The Thistle Club Shinty Medal formed as crossed shinty sticks, a ball, thistle heads and foliage within a ribbon tied border, inscribed 'The Thistle Club Shinnie Medal ' on suspension chain, unmarked late 19th Century, the medal 5in. (12.8cm) high
1993 is the Centenary of The Shinty Camanachd and this medal is thought to have been presented at the inauguaral meeting in 1893.
Another report is said that this Shinnie medal is from about 1836.
The earliest written reference to shinty or "schynnie" is in 1589, in the Kirk Session Records of Glasgow.
The term "shinty" itself requires some explanation. Iomain, or more latterly camanachd, were the Gaelic terms, meaning driving. This is "An English View of Shinty" in 1893, the year the game took on the first vestiges of its organized form, with the establishment of the ruling body, the Camanachd Association:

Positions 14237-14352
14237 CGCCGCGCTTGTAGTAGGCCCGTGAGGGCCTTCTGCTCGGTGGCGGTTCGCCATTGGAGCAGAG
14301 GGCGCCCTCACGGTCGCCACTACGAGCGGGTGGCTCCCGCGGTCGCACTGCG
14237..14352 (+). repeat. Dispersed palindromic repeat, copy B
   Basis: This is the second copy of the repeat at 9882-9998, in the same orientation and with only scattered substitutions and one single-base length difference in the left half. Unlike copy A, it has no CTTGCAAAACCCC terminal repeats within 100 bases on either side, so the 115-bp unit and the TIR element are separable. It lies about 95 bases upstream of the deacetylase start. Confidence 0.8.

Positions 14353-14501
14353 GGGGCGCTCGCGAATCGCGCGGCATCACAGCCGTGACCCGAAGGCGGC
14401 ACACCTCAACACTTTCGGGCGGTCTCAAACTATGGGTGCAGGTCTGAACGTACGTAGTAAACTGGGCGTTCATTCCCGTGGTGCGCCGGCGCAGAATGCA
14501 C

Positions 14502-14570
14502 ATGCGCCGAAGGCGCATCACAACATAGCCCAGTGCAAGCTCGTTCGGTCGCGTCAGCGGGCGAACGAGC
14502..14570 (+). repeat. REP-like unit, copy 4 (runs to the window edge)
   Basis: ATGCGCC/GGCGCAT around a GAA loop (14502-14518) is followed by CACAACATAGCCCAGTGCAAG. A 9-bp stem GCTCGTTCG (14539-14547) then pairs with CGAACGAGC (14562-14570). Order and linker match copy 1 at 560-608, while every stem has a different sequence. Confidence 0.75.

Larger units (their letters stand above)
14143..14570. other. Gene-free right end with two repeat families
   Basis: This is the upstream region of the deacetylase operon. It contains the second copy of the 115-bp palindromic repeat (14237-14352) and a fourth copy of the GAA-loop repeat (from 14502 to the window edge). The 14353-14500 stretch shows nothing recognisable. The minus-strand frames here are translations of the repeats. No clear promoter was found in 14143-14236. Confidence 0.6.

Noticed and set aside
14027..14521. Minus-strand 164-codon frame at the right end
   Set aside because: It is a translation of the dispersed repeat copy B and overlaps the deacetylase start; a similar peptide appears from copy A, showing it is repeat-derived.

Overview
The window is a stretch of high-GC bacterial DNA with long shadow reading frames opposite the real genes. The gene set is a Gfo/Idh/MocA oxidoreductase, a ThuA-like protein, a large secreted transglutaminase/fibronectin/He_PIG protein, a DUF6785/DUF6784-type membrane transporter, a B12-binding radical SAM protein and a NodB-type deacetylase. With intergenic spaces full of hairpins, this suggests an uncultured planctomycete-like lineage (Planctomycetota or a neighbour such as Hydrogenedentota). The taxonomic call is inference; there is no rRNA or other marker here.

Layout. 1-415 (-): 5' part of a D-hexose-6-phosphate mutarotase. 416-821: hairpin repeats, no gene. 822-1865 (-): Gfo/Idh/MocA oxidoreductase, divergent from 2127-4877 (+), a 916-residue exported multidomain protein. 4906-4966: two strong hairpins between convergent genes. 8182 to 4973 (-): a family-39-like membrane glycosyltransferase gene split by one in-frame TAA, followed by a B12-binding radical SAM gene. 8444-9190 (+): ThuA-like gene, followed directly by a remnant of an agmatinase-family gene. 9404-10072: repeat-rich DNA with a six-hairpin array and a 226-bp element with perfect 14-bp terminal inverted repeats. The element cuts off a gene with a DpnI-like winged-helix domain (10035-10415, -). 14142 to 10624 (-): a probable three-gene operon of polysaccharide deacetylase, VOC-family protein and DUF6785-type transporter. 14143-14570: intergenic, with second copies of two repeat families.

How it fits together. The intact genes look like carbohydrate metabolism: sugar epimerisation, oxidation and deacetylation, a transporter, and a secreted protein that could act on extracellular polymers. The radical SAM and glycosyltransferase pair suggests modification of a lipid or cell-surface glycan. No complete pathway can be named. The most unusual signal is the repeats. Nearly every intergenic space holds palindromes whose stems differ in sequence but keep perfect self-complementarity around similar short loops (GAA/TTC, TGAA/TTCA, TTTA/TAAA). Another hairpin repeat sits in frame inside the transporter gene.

Camanachd is not an orchid; nor is it a new biological eccentricity, nor the latest freak of pathological nomenclature. It is a recreation. In Scotland there are three games which can best claim to be native to the soil - golf, curling and shinty and the greatest of these is shinty, whereof the Gaelic name is camanachd.
"Shinty"(or its variants shindy, shinnie, shindig etc), however, has proved much more contentious, and the general view is that it is derived from the Gaelic sinteag - a "leap, bound". Shinnie, in fact is held to be the older of the two (around 1600) with shintie replacing it some 100 years later - according to the sport's first real historian, Father Ninian MacDonald, OSB: